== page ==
I love ‘Succession’, but there’s 1 tiny planning detail I can’t get my head around

I love ‘Succession’, but there’s 1 tiny planning detail I can’t get my head around

I don’t want to nitpick. Succession is easily one of my top three shows of the past few years, and probably one of my favourites of all time.

The writing is stunning, the characters are fantastic, and there are so many oof moments per episode that you sometimes feel like you’ve gone nine rounds with a boxer by the end credits.

Season 4, with Logan Roy’s shocking death, the siblings scrabbling about in the power vacuum he leaves behind, and an election episode that’s so tense it’s almost painful to watch, is pretty much peak television all-round.

But, all that being said, I have to ask: Who the heck decided it would be a good idea to have Logan’s funeral the day directly after a presidential election?

Logan’s funeral is literally the day after the election.

Sometimes time is a little difficult to quantify in Succession. In Season 4, though — at least in some cases — it’s pretty clear.

At the end of episode 8, after a gruelling and stressful night hunkered down in an ATN meeting room making decisions that will affect the fate of the entire country, Kendall (Jeremy Strong) leaves, gets into his car, and makes a call to his ex-wife Rava (Natalie Gold).

This man has not had a wink of sleep.
Credit: Macall Polay/HBO

“I’ll see you tomorrow,” he says, after she’s told him he can’t come over in the middle of the night to see his kids Sophie and Iverson. “I’ll see you at the funeral.”

Wait, what? Tomorrow? The funeral?!

Of all the days they could have picked to bid a fond farewell to dear old dad, who decided that the day after a gruelling election night — when basically nobody gets any sleep at all — would be the day to do it? Given that it’s going to be filmed and is set to be an important projection of the Roys as fitting leaders for Waystar Royco, why would they coincide the event with a day when everybody is going to be focusing on the election result and nothing else?

Who is going to Logan’s funeral?

Granted, Kendall probably won’t have to speak at his father’s service, as Roman volunteers to read Logan’s eulogy on behalf of the Roy siblings in episode 7. But Romulus himself has just spent the evening swindling far-eight, racist, white supremacist Congressman Jeryd Mencken (Justin Kirk) into the White House — will he be ready to deliver it? From the looks of the episode 9 trailer, he’s about to deliver…something.

Logan’s funeral will see the who’s who of Succession coming to pay tribute/sit there. In the trailer, we see Logan’s funeral is an opulent, formal affair in a Catholic church in uptown Manhattan, and we spy appearances by the Roy siblings, of course, alongside Logan’s estranged brother Ewan Roy (James Cromwell), Roy matriarch and Logan’s ex-wife Lady Caroline Collingwood (Harriet Walter), Lukas Mattson (Alexander Skarsgård), Gerri (J. Smith-Cameron), Karl (David Rasche), Frank (Peter Friedman), Cousin Greg (Nicholas Braun), and Mencken.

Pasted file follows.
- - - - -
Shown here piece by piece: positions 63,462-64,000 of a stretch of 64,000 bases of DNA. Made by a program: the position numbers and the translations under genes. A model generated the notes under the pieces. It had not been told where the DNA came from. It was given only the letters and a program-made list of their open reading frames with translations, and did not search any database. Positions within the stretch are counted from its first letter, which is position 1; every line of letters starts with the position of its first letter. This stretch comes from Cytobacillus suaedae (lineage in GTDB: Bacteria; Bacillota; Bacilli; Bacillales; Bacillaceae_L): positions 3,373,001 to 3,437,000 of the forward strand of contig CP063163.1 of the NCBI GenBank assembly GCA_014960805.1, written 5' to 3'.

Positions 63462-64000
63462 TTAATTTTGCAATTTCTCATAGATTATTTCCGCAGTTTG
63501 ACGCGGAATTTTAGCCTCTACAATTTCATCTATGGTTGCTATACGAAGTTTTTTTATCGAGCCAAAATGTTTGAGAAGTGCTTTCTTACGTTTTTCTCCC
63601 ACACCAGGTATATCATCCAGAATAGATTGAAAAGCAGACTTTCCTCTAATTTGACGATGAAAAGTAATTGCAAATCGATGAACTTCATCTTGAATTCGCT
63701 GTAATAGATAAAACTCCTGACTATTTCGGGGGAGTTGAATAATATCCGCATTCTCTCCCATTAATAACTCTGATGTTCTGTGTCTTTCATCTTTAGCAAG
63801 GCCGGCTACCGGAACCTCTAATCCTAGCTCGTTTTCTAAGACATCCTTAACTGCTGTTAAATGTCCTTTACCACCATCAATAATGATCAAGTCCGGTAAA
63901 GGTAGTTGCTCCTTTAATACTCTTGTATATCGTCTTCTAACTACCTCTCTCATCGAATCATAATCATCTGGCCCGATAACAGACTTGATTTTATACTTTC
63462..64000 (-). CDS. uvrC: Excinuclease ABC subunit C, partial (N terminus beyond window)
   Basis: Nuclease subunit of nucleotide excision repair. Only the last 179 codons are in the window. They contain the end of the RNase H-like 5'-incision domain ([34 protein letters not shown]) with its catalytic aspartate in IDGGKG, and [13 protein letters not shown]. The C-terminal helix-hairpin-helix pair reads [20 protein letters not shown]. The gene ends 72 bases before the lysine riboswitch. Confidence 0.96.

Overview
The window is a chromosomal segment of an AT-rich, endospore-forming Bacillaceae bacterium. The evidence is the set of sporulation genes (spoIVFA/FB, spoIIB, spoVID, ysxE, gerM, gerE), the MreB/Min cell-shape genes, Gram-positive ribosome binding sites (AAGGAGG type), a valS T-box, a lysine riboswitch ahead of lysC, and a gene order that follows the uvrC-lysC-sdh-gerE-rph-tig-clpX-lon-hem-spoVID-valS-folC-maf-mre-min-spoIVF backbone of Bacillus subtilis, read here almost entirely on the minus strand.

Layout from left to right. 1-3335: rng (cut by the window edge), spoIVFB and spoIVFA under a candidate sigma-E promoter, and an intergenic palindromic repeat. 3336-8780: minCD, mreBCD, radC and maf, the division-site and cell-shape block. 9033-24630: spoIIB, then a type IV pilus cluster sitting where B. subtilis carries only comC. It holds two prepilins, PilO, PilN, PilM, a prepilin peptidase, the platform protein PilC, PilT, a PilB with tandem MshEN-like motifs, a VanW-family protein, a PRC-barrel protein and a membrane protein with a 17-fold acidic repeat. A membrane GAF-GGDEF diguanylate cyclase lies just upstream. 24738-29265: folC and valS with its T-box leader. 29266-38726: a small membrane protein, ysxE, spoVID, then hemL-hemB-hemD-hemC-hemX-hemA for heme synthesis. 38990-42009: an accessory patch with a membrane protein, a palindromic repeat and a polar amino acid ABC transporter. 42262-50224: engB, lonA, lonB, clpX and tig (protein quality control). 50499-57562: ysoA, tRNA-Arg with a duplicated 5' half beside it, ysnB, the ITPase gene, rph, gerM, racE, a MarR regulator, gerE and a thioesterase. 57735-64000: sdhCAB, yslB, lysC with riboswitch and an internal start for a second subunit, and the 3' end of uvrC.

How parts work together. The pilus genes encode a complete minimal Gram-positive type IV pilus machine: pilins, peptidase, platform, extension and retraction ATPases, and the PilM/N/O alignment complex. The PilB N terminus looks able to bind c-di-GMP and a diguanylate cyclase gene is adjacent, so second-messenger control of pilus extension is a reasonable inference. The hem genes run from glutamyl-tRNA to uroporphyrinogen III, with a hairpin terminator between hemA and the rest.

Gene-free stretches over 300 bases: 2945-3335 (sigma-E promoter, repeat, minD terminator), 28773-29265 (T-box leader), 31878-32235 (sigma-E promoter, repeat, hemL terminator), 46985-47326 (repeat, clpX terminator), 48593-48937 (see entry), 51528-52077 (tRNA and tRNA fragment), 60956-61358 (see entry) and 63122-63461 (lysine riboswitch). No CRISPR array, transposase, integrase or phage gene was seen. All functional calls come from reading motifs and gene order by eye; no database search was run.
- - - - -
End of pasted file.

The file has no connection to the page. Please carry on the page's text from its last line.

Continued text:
Most of these people were connected to the previous day’s election. The timing is odd, to say the least. So why has it worked out this way?

Why is Logan’s funeral the day after the election?

If I had to guess, I’d say this is more of a structural season decision that the showrunners thought they could get away with, rather than a decision they hoped would make sense within the story. The thing is, in Succession Season 4, time is much tighter than it’s been in previous seasons. Each episode basically takes place on a single day, and the indication seems to be that these days are consecutive.

“We were locked into the fact that each episode is one day,” Brian Cox said on HBO’s Succession podcast(opens in a new tab) after the third episode. “Which we haven’t done in a series before. So he [Logan] dies on day three.”

Most of the episodes revolve around big events (the bachelor party, the wedding, the trip to visit Matsson, etc.) where there’s an excuse to get all the characters together in one room. The day after the election takes place, it’s helpful for the story to have another big event where Matsson, and even Mencken, can be present — so we can witness the fallout.

Does it make sense that a group of characters so powerful they can almost literally pick the next president would say yes to having their dad’s funeral straight after the most intense work night of the year? Probably not. But given how good Succession is, I reckon we can let it slide.

Succession is now streaming on HBO Max(opens in a new tab), with new episodes airing at 9 p.m. ET Sundays on HBO and HBO Max.


HBO Max logo

Credit: HBO Max

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Sam Haysom

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